Later this year, the Chinese armed forces are to launch their largest round of military manoeuvres in recent years. Code-named Kuayue (stride), for two months, 60,000 vehicles will be mobilised over some 50,000 sq km. For the last 20 years, the Chinese have been holding massive manoeuvres each year to rehearse their projected invasion of Taiwan. What is new — and disturbing — is the radical change in pattern in Exercise Kuayue. For the first time, these are not directed at rehearsing an amphibious assault on Taiwan but are focused on the South China Sea instead.
The likely ‘target’ is Vietnam, with whom China has an ongoing dispute over the Spratley Islands, and oil exploration sites in the South China Sea. Last year, the Chinese had warned India’s ONGC not to take up oil exploration in the Dai Hong oil field of Vietnam.
Deng Xiaoping’s phase of ‘Hide your capabilities and bide your time’ is now over. China is aggressively showcasing its military capabilities and its willingness to use them. The test of its anti-satellite rocket had sent shock waves across the world in 2007. This year during its Naval Exposition held on April 23-25, China showcased its naval might to the whole world. In November this year, the Chinese Air Force will hold a similar exposition to flaunt its capabilities.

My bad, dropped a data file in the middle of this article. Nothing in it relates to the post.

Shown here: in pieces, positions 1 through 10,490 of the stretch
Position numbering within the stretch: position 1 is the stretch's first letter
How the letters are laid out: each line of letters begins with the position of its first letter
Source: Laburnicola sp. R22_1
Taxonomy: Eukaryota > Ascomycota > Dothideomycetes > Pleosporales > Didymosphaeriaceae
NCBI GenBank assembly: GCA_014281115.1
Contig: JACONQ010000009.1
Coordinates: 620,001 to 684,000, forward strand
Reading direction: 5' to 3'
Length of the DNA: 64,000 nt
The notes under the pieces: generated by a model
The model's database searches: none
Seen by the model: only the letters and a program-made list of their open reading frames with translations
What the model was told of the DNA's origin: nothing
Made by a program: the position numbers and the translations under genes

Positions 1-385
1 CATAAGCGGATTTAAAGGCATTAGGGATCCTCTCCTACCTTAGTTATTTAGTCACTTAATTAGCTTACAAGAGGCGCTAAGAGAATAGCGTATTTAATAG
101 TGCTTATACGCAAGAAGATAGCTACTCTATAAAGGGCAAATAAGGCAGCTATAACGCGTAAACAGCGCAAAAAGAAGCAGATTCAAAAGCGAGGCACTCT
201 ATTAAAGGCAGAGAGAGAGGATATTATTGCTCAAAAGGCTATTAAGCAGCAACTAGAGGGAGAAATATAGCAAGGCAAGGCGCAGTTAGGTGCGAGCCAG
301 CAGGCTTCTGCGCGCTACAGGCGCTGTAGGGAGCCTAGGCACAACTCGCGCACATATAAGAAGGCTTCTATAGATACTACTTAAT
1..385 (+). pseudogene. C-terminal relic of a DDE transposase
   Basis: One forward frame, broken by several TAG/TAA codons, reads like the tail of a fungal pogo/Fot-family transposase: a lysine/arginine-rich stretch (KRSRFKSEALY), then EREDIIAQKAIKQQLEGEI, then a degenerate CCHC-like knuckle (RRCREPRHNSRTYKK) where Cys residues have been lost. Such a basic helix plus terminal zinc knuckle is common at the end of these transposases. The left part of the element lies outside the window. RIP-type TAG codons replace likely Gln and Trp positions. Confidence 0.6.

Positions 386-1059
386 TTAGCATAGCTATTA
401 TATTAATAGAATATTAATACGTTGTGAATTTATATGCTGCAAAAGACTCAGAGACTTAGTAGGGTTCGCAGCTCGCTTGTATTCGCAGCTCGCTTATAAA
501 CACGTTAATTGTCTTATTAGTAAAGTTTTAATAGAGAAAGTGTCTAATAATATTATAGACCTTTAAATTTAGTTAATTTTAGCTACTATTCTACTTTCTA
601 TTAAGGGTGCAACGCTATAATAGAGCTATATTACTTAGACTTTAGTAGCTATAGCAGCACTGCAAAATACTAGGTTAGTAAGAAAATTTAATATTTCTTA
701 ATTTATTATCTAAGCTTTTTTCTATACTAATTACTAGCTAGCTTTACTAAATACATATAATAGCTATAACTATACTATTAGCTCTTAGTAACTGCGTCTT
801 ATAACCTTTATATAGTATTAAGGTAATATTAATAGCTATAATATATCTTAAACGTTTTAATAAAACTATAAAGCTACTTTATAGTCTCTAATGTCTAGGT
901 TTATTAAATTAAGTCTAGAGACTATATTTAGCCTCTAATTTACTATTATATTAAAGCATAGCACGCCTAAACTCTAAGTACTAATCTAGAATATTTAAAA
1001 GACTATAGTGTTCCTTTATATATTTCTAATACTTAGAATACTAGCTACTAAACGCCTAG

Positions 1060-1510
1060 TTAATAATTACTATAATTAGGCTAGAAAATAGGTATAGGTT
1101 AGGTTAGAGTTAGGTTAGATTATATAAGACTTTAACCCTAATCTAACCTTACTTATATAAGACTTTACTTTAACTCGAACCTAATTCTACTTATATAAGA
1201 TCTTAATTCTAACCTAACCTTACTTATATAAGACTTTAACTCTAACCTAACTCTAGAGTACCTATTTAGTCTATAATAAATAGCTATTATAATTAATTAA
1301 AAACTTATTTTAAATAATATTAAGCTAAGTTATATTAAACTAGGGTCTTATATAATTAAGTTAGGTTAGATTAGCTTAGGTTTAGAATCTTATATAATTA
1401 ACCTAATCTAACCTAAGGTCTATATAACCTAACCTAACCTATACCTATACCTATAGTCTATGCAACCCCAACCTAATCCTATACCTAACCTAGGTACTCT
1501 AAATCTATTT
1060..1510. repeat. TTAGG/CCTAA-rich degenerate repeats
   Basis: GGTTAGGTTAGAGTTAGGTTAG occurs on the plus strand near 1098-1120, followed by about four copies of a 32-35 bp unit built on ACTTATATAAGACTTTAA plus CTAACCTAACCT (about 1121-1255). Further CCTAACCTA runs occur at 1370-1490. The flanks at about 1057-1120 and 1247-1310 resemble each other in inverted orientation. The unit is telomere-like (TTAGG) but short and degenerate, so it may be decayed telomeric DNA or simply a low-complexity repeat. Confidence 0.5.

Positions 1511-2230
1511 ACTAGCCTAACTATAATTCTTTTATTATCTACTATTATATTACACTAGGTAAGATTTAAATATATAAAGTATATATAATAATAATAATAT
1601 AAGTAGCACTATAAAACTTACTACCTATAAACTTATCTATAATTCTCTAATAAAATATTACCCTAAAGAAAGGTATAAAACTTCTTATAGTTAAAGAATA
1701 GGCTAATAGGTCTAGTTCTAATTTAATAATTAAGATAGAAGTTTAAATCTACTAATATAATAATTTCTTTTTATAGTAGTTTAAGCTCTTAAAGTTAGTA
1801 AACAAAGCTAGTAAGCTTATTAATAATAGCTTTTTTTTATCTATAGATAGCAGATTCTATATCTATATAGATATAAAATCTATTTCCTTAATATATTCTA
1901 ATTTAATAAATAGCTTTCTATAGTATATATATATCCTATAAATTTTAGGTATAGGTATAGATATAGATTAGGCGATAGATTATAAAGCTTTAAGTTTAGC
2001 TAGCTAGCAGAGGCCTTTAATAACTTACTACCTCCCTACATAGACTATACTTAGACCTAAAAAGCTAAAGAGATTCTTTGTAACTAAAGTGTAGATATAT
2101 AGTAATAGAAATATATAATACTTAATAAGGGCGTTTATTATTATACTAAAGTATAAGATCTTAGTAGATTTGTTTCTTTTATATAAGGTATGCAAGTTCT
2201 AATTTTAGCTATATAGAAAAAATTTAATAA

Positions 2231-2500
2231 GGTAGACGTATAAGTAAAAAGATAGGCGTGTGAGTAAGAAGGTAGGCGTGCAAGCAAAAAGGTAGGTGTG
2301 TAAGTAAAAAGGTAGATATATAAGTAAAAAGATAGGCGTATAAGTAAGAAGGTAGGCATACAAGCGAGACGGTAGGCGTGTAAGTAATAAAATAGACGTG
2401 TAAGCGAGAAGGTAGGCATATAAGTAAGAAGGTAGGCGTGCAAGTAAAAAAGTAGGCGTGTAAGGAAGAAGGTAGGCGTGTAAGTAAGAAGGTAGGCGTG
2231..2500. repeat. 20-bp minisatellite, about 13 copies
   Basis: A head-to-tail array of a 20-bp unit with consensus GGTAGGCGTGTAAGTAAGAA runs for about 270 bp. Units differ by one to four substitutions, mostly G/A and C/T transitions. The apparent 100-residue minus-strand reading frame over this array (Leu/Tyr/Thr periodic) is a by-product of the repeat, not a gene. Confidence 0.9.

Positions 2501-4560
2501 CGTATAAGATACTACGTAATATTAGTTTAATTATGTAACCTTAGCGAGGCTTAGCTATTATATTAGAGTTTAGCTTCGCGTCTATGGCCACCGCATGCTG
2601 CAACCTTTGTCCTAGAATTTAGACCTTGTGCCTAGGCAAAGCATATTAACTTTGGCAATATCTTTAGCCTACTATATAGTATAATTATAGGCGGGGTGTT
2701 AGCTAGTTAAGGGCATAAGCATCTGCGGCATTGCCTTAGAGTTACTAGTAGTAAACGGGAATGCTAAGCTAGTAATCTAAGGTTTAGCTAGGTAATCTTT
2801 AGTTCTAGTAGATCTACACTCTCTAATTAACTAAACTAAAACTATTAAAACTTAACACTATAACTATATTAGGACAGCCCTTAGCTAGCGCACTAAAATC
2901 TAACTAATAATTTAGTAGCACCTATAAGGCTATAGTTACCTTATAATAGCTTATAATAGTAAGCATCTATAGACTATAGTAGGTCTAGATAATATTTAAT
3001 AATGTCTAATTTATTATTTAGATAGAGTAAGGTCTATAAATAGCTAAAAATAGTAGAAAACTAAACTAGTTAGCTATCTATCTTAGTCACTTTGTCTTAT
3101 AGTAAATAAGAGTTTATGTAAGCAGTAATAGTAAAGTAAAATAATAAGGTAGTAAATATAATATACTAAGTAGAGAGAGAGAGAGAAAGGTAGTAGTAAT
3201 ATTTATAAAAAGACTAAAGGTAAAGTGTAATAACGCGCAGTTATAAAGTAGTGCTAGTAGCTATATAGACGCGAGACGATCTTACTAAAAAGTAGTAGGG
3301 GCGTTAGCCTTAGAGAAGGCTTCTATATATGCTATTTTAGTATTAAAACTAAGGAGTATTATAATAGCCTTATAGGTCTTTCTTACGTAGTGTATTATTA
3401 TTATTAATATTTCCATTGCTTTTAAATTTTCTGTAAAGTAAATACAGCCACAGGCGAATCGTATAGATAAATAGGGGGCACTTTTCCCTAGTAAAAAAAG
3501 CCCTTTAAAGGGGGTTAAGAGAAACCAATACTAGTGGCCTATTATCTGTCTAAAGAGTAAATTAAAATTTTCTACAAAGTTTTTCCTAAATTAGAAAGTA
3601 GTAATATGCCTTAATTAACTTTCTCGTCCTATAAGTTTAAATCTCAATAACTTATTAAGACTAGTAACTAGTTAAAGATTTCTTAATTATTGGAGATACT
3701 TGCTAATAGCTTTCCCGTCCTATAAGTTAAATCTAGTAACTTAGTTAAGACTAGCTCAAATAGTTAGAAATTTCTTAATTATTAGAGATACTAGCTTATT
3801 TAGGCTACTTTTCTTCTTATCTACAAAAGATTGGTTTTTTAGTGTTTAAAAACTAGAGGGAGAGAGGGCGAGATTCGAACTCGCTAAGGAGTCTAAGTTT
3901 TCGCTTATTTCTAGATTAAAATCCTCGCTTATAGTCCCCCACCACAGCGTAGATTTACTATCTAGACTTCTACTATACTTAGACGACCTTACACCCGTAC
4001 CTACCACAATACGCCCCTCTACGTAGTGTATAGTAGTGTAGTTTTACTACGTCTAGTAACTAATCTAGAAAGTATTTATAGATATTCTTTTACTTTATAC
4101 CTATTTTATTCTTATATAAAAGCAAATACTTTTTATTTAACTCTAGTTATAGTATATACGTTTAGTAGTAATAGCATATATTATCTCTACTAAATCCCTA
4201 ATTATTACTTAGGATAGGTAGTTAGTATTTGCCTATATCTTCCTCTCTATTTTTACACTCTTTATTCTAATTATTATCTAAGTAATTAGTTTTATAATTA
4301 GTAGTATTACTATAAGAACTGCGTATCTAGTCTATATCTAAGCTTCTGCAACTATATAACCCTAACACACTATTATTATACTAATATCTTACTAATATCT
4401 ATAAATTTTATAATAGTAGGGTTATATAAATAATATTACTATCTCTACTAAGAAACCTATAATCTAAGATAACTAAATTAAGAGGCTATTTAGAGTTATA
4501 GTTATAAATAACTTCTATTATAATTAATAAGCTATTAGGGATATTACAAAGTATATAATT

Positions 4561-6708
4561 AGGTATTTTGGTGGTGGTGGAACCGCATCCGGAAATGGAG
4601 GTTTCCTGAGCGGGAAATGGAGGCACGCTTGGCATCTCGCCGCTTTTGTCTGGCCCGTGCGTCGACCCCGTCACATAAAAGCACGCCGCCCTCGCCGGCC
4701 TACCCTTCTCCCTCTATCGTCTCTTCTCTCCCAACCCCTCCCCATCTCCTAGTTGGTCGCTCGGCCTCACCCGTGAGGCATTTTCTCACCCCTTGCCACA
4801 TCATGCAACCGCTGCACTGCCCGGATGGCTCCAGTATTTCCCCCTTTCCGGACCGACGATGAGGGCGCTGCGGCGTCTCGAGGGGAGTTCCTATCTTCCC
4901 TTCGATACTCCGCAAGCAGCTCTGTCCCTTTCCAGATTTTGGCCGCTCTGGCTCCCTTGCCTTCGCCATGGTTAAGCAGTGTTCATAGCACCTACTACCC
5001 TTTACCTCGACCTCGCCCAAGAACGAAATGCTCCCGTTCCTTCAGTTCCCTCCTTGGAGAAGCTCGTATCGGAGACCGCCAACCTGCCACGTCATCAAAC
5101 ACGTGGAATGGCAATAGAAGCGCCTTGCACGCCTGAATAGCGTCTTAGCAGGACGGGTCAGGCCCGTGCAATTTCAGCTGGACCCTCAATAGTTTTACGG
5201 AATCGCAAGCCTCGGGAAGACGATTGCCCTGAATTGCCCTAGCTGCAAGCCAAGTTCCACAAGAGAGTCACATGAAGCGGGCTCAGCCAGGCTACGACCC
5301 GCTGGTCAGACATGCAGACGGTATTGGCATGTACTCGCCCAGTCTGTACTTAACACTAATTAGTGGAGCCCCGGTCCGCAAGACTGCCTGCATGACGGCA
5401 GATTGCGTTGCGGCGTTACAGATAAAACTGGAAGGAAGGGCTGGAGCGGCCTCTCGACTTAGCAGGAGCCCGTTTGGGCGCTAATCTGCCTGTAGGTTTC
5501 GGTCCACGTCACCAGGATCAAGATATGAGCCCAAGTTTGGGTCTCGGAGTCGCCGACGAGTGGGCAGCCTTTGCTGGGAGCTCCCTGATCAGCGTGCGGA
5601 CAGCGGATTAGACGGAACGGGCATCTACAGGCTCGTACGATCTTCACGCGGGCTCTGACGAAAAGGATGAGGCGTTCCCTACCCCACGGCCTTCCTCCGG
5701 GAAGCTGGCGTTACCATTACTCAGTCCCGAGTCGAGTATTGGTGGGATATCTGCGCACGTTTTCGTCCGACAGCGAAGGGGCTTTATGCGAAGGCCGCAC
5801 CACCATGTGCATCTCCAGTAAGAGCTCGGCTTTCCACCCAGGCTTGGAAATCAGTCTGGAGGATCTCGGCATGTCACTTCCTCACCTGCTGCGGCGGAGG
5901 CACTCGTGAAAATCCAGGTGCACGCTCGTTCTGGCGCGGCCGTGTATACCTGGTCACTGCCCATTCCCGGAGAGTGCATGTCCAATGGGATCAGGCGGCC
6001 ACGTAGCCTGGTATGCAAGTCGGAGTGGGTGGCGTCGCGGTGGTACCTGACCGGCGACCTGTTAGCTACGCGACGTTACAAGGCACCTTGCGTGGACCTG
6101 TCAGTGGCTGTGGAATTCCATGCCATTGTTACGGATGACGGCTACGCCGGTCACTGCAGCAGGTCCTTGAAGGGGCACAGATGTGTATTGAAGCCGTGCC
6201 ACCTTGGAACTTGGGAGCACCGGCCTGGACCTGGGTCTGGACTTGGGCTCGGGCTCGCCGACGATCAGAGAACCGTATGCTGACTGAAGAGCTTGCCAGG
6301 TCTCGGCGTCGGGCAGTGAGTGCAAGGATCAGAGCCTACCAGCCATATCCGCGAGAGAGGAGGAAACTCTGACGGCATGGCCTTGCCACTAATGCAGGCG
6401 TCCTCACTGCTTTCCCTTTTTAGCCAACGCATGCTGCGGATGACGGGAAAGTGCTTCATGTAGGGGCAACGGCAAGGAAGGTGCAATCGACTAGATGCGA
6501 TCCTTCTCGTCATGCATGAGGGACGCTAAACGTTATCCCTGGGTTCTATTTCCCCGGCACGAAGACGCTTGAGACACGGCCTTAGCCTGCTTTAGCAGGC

Over the last decade, China-Taiwan relations have improved vastly with the Kuomintang government led by Ma Ying Jao. This improvement in ties has rendered surplus a vast amount of Chinese military expeditionary capability. Chinese military doctrine speaks of the concept of ‘Zaoshi’. This includes posturing of military force for intimidation. Such displays of capabilities and overt deployments seek to signal the Chinese capability and resolve to use military force.
The 2006 Chinese White Paper on defence had clearly articulated a perspective roadmap to superpower status in three clear stages:
n First Stage (By 2010): Create a modern force capable of defeating a moderate-sized adversary — namely Taiwan, India or Vietnam. This stage now seems complete a year ahead of schedule. The recent Chinese show of military muscle seems designed to highlight the actualisation of this capability.
n Second Stage (By 2020): Catch up with second-tier world powers like Russia, Europe and Japan.
n Third Stage (By 2050): Become a full-fledged superpower on par with the United States.
The current change in China’s military profile is clearly indicative of an acceleration of the Chinese pace of military transformation. India’s military modernisation, on the other hand, is lagging far behind schedule, by almost a decade. There is an urgent need to speed up our weapons’ acquisition and military modernisation process. China’s Exercise Kuayue may well turn out to be a long overdue wake-up call.
G.D. Bakshi is a defence analyst and former major general with the Indian Army.
The views expressed by the author are personal.